The second round of the contest is focused on data, and the foundation is accepting applications through noon ET June 21. The topic of the third will be announced later this year.

In past years, the Foundation’s support has helped launch important new journalism tools, such as DocumentCloud, which helps journalists analyze, annotate and publish original source documents. It’s used by more than 200 newsrooms nationwide. And it supported Ushahidi, a crisis mapping tool that helps organize and activate aid in disaster areas.

Image: Flickr/NS Newsflash

Renewable energy scorecard: How the G20 nations stack up

Renewable energy — once a mere blip on the world’s radar screen

— has finally gained a foothold, notably in the countries that compromise the Group of Twenty Finance Ministers and Central Governors known as the G20.

By Kirsten Korosec | June 12, 2012, 4:15 AM PDT

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Since 2002, the G20 countries have more than tripled the amount of their electricity produced from wind, solar, geothermal, tidal and wave power, according to a Natural Resources Defense Council report released Monday. Global investment in renewable energy also has boomed, growing 17 percent to hit a record $257 billion in 2011, according to a separate report released Monday by the UNEP Collaborating Centre for Climate & Sustainability Energy Finance.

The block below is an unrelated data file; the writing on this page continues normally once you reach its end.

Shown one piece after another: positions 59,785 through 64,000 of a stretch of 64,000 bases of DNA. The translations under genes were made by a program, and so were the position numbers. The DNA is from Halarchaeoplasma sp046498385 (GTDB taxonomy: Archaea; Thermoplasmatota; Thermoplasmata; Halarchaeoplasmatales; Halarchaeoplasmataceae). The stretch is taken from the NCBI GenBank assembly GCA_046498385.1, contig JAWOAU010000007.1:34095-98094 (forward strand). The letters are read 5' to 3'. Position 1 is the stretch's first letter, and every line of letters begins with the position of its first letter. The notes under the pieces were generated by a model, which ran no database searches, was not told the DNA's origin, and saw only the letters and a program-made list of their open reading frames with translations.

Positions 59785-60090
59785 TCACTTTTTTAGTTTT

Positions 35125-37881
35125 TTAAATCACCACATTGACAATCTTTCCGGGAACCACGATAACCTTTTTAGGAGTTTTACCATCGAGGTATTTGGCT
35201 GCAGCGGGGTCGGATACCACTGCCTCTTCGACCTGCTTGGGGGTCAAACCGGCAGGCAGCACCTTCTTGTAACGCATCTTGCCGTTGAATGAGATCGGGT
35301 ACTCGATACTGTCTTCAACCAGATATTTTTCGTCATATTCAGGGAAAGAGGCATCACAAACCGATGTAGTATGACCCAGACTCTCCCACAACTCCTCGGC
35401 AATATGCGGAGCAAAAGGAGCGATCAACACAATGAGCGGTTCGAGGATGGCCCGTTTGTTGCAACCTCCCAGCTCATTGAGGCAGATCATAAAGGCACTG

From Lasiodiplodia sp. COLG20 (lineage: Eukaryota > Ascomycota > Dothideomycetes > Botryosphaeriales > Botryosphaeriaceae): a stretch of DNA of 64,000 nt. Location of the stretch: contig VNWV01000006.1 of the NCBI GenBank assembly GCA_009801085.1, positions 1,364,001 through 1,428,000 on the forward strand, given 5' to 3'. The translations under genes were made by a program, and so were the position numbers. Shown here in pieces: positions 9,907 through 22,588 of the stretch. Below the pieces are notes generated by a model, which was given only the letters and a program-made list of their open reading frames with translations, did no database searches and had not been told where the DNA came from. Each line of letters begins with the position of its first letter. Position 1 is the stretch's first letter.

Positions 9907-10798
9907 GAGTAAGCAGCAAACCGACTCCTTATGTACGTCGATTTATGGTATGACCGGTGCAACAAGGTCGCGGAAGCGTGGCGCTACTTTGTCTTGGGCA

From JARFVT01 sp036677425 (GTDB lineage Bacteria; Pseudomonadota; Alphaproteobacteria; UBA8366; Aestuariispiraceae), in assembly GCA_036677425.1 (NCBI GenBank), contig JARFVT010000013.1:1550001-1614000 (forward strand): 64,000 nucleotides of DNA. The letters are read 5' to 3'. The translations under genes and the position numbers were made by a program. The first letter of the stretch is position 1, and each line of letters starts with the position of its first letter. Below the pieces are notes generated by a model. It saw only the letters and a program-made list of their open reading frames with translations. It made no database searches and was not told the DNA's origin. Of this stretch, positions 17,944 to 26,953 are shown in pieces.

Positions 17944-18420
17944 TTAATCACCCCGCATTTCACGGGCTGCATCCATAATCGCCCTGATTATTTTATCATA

Despite these advances, the share of electricity from renewable energy sources is still a small portion — just 2.6 percent for the G20 as a whole — of their overall electricity mix.

The NRDC’s Delivering on Renewable Energy Around the World: How Do Key Countries Stack Up? report ranks the G20 nations based on the share of electricity that comes from renewable energy. The report also aims to petition world leaders ahead of this month’s Earth Summit in Rio de Janeiro to commit to increasing the amount of renewable energy to 15 percent of total electricity by 2020 — more than double what is predicted under current trends.